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Bugaled Breizh: French families fight shipwreck ruling

Campaign group placard reads "We won't forget you" Image copyright AFP
Image caption A banner saying "We won't forget you" paid tribute to the five victims of the sinking

Eleven years after the deaths of five sailors in the mysterious sinking of French trawler Bugaled Breizh off Cornwall, their families have launched a final appeal in court.

Relatives believe the fishing boat was dragged underwater when a submarine became snagged in its nets.

But that theory was ruled out and the case was dismissed last year.

The advocate general called on the appeal court in Rennes to confirm that the case was closed.

The case was adjourned for further deliberation until May.

The Bugaled Breizh went down in broad daylight in relatively calm seas on 15 January 2004, off the Lizard in Cornwall, in south-west England.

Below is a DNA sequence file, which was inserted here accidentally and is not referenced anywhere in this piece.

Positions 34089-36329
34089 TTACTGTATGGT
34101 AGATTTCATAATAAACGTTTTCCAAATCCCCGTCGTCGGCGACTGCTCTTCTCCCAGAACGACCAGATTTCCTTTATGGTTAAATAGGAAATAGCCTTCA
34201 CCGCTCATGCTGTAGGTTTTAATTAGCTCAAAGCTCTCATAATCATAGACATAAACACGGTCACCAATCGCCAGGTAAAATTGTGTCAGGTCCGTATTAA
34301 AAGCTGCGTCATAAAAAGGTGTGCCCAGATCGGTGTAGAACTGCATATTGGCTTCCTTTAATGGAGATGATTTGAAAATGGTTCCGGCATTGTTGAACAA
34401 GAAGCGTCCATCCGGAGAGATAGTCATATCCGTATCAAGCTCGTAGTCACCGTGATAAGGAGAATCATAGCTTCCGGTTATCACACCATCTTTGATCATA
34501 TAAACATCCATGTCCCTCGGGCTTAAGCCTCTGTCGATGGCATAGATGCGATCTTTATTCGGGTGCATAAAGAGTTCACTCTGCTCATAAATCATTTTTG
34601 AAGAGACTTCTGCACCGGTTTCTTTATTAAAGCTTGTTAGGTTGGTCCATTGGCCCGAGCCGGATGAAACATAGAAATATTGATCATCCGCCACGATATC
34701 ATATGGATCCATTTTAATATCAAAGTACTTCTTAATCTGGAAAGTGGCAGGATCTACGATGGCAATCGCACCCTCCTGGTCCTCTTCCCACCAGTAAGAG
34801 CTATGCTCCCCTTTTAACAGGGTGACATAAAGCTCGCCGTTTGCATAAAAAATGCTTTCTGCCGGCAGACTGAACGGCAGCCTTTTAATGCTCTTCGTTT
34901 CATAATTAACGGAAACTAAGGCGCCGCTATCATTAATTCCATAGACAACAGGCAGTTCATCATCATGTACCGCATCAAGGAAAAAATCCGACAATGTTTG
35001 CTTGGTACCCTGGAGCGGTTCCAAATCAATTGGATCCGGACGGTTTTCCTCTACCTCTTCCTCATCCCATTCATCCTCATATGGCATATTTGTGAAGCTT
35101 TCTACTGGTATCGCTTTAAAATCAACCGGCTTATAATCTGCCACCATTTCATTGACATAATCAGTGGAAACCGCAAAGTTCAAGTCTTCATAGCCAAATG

In the years that followed, the families have sought to find out what led to the sinking.

Image copyright AFP
Image caption The trawler was towed to the French military port of Brest in July 2004

In 2007, it emerged that traces of titanium had been found on the boat's cables, a substance sometimes found on the hulls of submarines.

The following year, an inquiry in the Breton town of Quimper ruled that the submarine theory was the "most serious" as a day before the sinking, Nato military exercises had taken place in the area.

But allegations that a Royal Navy submarine, HMS Turbulent, was involved have since been discounted and French maritime investigators said the Bugaled Breizh's cables had probably snagged on a sand bank.

After years of legal wrangling, the case was eventually thrown out by a court in Nantes in 2014.

A lawyer for the families described Tuesday's appeal as "make or break". Christian Bergot said he would ask the appeal court in Rennes to re-open the inquiry, based on allegations that a US submarine had been in the area at the time.

Thierry Lemetayer, whose father died in the sinking, told French media that he would continue to fight for justice.

"First for my father, but for all the fishermen, too, who have one of the most dangerous jobs in the world," he said.

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